ZSL takes action on the bushmeat trade
Wednesday 10 September 2003
ZSL is working towards finding solutions to the bushmeat crisis under its Bushmeat and Forests Conservation Programme. The ZSL strategy combines both species protection and sustainable use approaches in a mixture that balances conservation and development needs
Global biodiversity is constantly under threat and now the consumption and trade of wild meat, or bushmeat, is considered one of its largest concerns. The scale and severity of wild meat demand is perhaps most devastating in tropical Africa, where the unsustainable hunting of wild animals has led to a 'bushmeat crisis' that threatens myriad species with extinction, including our closest relatives the great apes (gorillas and chimpanzees).
Recent research carried out by the Zoological Society of London (ZSL) suggests that the current situation is even more serious than previously thought. A new study in central Africa suggests that the bushmeat crisis not only threatens wildlife but also poor households that depend on bushmeat as a source of food and cash income.
The hunting of vulnerable species and the illegal hunting of all species in protected areas must be stopped. ZSL are helping to achieve this goal through a variety of activities, including a gorilla ecotourism project at Lope National Park in Gabon and through law-enforcement monitoring at five national parks in Democratic Republic of Congo.
At the same time, the legal trade in bushmeat from species that can sustain heavy hunting should be carefully managed to secure its sustainability. ZSL scientists have recently developed a computer model of a virtual bushmeat hunting system. This model is now being used to investigate the best management policies to ensure that the bushmeat harvest is sustainable.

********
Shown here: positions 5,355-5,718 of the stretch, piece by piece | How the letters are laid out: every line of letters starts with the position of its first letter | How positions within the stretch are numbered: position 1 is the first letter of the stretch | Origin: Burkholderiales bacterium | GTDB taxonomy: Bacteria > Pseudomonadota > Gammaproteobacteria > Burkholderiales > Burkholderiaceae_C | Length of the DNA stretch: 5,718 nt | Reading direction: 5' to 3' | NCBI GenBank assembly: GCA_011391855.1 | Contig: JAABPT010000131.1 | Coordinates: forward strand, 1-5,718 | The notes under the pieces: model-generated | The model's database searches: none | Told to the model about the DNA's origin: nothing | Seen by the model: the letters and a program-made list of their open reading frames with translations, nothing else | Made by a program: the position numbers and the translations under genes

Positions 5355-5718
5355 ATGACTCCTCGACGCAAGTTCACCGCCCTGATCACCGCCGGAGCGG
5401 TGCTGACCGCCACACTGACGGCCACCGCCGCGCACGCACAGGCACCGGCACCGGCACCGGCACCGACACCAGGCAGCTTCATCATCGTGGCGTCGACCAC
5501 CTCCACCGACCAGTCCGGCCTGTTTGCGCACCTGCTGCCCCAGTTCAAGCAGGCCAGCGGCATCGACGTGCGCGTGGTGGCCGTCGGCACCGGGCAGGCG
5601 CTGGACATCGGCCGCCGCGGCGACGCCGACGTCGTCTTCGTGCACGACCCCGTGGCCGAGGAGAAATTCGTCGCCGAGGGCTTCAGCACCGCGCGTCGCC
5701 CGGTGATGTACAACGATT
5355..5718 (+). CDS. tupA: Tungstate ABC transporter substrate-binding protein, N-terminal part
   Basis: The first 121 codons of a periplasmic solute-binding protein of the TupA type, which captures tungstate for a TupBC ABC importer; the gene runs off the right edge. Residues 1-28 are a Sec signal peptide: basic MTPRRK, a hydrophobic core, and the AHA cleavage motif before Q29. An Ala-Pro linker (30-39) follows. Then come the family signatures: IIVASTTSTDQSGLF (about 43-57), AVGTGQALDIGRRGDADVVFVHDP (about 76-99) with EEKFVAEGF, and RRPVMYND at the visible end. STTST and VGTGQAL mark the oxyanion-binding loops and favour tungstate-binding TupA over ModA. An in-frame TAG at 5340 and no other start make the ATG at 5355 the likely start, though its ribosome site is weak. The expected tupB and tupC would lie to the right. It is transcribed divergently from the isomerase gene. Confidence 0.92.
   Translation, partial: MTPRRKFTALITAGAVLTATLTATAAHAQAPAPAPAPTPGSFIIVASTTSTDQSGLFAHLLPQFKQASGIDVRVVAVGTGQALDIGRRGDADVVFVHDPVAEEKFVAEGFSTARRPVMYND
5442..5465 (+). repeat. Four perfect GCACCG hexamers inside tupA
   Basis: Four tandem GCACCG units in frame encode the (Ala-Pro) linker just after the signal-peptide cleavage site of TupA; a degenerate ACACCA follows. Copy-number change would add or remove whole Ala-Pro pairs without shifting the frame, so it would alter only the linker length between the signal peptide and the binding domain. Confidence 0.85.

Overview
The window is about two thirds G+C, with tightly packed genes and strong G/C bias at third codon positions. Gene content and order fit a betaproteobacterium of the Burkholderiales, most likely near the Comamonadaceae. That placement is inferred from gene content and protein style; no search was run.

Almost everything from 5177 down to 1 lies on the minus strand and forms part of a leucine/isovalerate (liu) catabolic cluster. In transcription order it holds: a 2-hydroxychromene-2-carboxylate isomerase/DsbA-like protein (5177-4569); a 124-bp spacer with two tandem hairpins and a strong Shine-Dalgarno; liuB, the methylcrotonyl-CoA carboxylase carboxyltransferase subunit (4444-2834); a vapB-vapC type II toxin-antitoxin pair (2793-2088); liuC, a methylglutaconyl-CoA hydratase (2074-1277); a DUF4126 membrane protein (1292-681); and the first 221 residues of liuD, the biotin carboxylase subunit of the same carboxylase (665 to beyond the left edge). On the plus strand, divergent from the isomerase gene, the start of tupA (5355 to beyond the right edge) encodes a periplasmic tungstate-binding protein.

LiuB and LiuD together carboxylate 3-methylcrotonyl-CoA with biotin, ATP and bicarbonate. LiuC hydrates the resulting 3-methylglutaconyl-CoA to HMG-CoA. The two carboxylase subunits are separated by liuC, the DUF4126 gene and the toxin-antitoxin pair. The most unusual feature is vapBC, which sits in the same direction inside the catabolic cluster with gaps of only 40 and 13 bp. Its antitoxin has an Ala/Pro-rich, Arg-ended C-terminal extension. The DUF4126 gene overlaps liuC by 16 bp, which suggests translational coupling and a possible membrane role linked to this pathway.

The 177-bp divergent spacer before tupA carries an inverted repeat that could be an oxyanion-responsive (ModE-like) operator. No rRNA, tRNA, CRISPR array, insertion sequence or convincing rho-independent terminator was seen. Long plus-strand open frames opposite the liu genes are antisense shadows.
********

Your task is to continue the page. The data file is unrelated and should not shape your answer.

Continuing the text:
Using this multifaceted approach, ZSL has two goals. To protect species from extinction and to protect poor households from losing a crucial resource.
Dr Guy Cowlishaw, research fellow, ZSL, commented: "Bushmeat can be very emotive issue and some of the pictures that come out of the bushmeat markets can be quite horrifying to western eyes but the important thing to remember is that people who are hunting and eating bushmeat generally do not have any other options," "It would be a crisis if the bushmeat resource disappeared. We have a duty to make sure it remains for local people and is sustainable for the future of the species affected by it."
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